Eva Southerden, 15 at the time, remembers her father William, returning home that night and breaking down in tears as he told his wife he could not see Charlie (Charlie was found later that night). Henry Cutting’s body was washed ashore at Eastbourne three months later. The body of John Head has never been found. Speculation was rife as to the cause of the capsize. It was said that the Lifejackets were water logged and had drowned the crew due to the weight The main point of conversation was what “was the Lifeboat doing in the position where it capsized”. It had no need to be there, it is most unlikely that it was making for Rye Harbour, as the Boathouse is 1 ½ miles to the West, also in these prevailing weather conditions, it was usual for the Lifeboat to shelter East of Dungeness or go into Folkestone.
The popular view was that either John Head or Henry Cutting, or indeed both had been washed out of the boat and that the Lifeboat was actually looking for them. This scenario could be the answer as to why the Lifeboat was in that position, but we shall never know. On the evening of the following day an Inquest was opened at Rye Town Hall, with the Rye Borough Coroner Dr. T. Harrett presiding. The sea worthiness of the Lifeboat and competence of the crew were called into question, but it was emphatically stated that the boat and her crew were absolutely efficient. After evidence of identification and eye witness accounts were given, the Inquest was adjourned until the following evening. On the following evening, accusations were made about the suitability of the Lifejackets. They were said to be perished and worn. As a result they had become water logged and would weigh a man down and drown him. In response the RNLI stated KAPOK N o 3 Lifejacket was adopted by the RNLI in 1917 and were delivered to Rye Harbour in September of that year. The Lifejackets were tried in a heavy gale on the 30th October 1917, and later voted 11 – 6 by the crew as being the most preferred type. The Coroner recorded a verdict of death by accident. In response to the accusations, the RNLI asked the Board of Trade to hold a full enquiry into the disaster. On Tuesday the 20 November the funeral was held. 15 of the crew were buried in a communal grave on that day. When Henry Cutting’s body was found at Eastbourne 3 months later, it was bought back home to be interred in the communal grave with his fellow crew members. Sadly, John Head’s body was never recovered.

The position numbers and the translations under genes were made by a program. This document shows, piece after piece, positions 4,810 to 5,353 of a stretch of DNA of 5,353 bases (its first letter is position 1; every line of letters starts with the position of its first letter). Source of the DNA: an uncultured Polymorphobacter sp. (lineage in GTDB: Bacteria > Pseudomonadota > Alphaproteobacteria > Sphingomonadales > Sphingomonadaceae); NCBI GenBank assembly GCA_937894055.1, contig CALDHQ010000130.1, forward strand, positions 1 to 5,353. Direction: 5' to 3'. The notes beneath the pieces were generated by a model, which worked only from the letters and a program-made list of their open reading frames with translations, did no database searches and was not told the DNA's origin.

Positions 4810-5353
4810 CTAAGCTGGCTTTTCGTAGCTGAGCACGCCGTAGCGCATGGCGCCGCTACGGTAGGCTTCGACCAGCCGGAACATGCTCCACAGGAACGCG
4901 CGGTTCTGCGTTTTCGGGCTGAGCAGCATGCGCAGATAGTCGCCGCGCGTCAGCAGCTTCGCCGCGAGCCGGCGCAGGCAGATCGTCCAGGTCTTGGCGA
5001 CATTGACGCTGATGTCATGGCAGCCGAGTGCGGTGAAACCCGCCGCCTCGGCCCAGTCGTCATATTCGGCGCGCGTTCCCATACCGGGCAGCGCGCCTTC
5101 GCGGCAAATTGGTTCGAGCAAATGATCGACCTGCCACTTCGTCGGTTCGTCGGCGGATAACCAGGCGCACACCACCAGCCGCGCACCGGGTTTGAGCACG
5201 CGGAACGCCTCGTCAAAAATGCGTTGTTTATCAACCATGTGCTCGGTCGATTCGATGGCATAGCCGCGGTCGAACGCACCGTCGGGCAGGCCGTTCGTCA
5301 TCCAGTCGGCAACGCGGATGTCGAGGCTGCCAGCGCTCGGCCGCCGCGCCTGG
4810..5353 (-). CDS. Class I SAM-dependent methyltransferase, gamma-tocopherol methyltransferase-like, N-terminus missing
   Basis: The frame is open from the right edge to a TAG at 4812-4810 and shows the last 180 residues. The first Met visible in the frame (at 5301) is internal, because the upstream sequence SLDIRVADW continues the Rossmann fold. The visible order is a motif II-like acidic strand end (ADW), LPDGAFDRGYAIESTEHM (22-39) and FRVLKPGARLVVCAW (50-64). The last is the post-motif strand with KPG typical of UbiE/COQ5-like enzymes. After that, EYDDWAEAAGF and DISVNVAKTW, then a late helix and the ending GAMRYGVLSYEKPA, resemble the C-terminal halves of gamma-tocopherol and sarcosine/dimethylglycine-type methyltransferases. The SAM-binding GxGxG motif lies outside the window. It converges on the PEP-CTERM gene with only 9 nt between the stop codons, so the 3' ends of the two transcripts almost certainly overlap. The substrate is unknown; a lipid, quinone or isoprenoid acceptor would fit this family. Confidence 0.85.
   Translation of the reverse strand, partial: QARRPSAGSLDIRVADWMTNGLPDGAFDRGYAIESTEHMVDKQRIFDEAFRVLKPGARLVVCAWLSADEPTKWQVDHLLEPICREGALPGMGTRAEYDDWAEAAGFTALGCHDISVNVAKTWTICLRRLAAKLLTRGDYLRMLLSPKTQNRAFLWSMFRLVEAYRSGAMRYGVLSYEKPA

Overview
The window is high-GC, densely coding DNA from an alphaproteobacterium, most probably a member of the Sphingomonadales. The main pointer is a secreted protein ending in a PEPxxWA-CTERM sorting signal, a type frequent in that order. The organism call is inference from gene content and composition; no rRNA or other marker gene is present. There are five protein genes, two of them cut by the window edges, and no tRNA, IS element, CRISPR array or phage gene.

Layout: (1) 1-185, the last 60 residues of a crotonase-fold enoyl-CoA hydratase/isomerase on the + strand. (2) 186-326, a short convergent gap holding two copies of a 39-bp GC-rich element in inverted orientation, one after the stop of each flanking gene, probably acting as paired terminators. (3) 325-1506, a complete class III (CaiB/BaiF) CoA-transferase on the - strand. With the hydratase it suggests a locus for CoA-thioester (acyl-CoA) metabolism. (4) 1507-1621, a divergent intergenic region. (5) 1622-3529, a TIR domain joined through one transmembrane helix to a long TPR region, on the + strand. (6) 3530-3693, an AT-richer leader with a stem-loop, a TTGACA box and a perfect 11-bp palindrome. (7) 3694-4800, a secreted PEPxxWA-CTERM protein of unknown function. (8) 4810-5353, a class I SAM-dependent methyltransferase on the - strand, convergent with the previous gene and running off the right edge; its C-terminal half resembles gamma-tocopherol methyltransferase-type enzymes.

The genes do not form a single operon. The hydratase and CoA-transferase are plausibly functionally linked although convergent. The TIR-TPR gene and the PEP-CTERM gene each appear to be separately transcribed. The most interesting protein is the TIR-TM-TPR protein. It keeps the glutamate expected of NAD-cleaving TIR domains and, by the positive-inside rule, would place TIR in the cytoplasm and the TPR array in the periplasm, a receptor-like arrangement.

Hundreds of mourners from all over the country attended the funeral. Members of the Latvian Government were among the dignitaries present, recognising that the men had lost their lives going to the assistance of a Latvian Vessel. The crew of the Mary Stanford had grown up together, worked and laughed together and were buried together. The Board of Trade Court of Enquiry sat at Rye Town Hall on December 19, 20 and 21 and the following January 1, 2nd and 4th and after all their deliberation the court finally announced:
“As there were no survivors of the crew, the cause of the Lifeboat capsizing is a matter of conjecture, but from the evidence available we are of the opinion that whilst attempting to make the Harbour on a strong flood tide and in high and dangerous breaking sea, she was suddenly capsized and the crew were thrown into the water, two men being entangled under the boat. The broken water and heavy surf caused the loss of the crew”.
The Mary Stanford was eventually taken to RNLI depot at Poplar in east London, where she was dismantled and broken up.